2022 Vuelta a España Stage 14 Preview

Montoro > Alto de la Pandera 160.5km

The first of two big stages in the Sierra Nevada. It’s another mountain stage with a flat start, but that didn’t stop a huge break getting up the road on Thursday. With 18 KOM points on offer, it’s not a huge day in the fight for the KOM jersey, but it is a big day in the fight for the podium. Sierra de La Pandera was last used in 2017, with Rafa Majka winning from the break and the main GC contenders coming home close to each other, will we see a repeat this time round?


Sunny and temperatures will peak at 29 degrees.

The Climb

Sierra de La Pandera is 8.3km at 7.6% but remember that the riders will have just done 11km at 5.3%, with just 4km of flat in-between. The worst of the climb comes just outside of 4km to go, it is 1.6km at 12.3%, this is where the damage can be done, especially as the final 2.2km averages only 5%. It’s not the toughest climb in the world but coming at this point of a grand tour should make it harder than the numbers suggest.


Can anyone be arsed chasing the break? It’s a worrying situation when Movistar are the team I’m relying on! Most of the big GC teams are down to just 5 domestiques, but the Spaniards have 6. It’s still unlikely anyone can beat Evenepoel, but surely, they’ve got to try. I do love a breakaway win, but too many of them in a grand tour and it becomes boring. 

The start of this stage is very flat, which should make it hard for climbers to make the break, but it depends on the attitude in the bunch. The GC position means that QuickStep can relax as it won’t contain anyone close to the red jersey, that means the opening stages will not be controlled until the break forms, this is what swings the advantage in the favour of the breakaway, but I’m still hoping for a GC day. It’s all to do with the size of that front group, which cannot be predicted.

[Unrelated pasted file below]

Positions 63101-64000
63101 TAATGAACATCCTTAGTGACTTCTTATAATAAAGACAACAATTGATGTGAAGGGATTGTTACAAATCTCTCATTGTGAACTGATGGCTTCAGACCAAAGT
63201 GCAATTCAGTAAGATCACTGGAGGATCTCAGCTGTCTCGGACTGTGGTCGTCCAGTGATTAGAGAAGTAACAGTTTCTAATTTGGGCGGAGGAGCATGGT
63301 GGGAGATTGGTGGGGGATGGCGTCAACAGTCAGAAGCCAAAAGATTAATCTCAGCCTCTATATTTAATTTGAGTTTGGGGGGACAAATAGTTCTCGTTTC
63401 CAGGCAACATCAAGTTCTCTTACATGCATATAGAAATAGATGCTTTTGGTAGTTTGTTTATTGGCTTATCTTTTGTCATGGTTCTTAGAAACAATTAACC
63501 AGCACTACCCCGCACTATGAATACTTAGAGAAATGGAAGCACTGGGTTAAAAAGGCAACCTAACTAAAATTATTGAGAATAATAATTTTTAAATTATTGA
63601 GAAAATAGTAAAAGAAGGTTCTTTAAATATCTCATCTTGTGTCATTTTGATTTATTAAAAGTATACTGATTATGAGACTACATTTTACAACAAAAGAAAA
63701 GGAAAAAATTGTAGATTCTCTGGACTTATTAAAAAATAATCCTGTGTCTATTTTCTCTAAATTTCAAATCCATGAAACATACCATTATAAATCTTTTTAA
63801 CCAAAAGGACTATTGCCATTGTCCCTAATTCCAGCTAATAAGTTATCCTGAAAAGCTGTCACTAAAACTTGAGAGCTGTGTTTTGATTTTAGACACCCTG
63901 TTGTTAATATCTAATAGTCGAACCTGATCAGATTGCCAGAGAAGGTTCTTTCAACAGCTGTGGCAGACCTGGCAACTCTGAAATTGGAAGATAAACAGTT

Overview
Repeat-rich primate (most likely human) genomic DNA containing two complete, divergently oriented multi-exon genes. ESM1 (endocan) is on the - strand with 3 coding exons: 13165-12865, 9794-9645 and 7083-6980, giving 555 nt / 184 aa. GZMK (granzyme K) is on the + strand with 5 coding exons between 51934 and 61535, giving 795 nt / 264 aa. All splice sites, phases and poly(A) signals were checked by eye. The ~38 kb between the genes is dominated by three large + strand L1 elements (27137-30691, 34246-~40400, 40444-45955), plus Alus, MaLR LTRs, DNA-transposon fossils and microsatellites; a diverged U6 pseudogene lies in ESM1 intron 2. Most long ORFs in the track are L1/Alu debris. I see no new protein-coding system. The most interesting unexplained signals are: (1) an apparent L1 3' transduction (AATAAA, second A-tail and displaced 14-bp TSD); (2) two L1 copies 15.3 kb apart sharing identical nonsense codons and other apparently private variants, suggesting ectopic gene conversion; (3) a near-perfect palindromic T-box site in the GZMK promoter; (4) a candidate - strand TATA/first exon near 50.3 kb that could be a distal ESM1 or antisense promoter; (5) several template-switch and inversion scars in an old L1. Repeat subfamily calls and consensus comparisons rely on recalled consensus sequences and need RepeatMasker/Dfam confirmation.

Once we are on the final climb, QuickStep can let another team take up the chase. On Thursday, Vervaeke and Van Wilder did an excellent job, they hung around for a long time and that’s always a help to the race leader. Movistar and Ineos are keen on trying to put the pressure on, they are hoping to put Roglič into difficulty and move further up the standings. They’ll also hope that Evenepoel starts to show some weakness, no one can be certain he’ll continue to be as strong, this is unknown territory for the Belgian.


Remco Evenepoel – he’d love to win a mountain stage in the red jersey, some watchers of the sport can be a little disapproving when the race leader “only” wins a TT. QuickStep won’t chase a big break, but if a small move goes up the road, they might just try and chase it down. Evenepoel has floated through the race, he seems on a different level compared to everyone else. This weekend is huge for him, if he continues to look so strong, the race will be over by Sunday night.

Primož Roglič – the signs are positive; he’s starting to gather some momentum. If Roglič can hit top form, he knows he can put Evenepoel under pressure. Jumbo-Visma will curse the loss of Sepp Kuss, they don’t really have someone who can do his role in the team. All of those wanting an exciting final week will be hoping that Roglič continues to improve and takes some time back on Remco this weekend.

Enric Mas – looking nice and strong, but Evenepoel will not allow him any freedom, which makes it very difficult for him to win a stage.

Miguel Ángel López – he’s far enough down on GC to get a little freedom in the closing kilometres. He’s another who seems to be improving as the race goes on, and this type of climb is a good one for him. 

David De La Cruz – breakaway hopeful number 1. Riding very well in this race.

Mark Padun – breakaway hopeful number 2. Pray for a good day.

Alejandro Valverde – breakaway hopeful number 3. He wants a stage win in his last Vuelta.

Marc Soler – breakaway hopeful number 4. Unlikely as Alpecin will mark him.

Jay Vine – breakaway hopeful number 5. Is he cooked?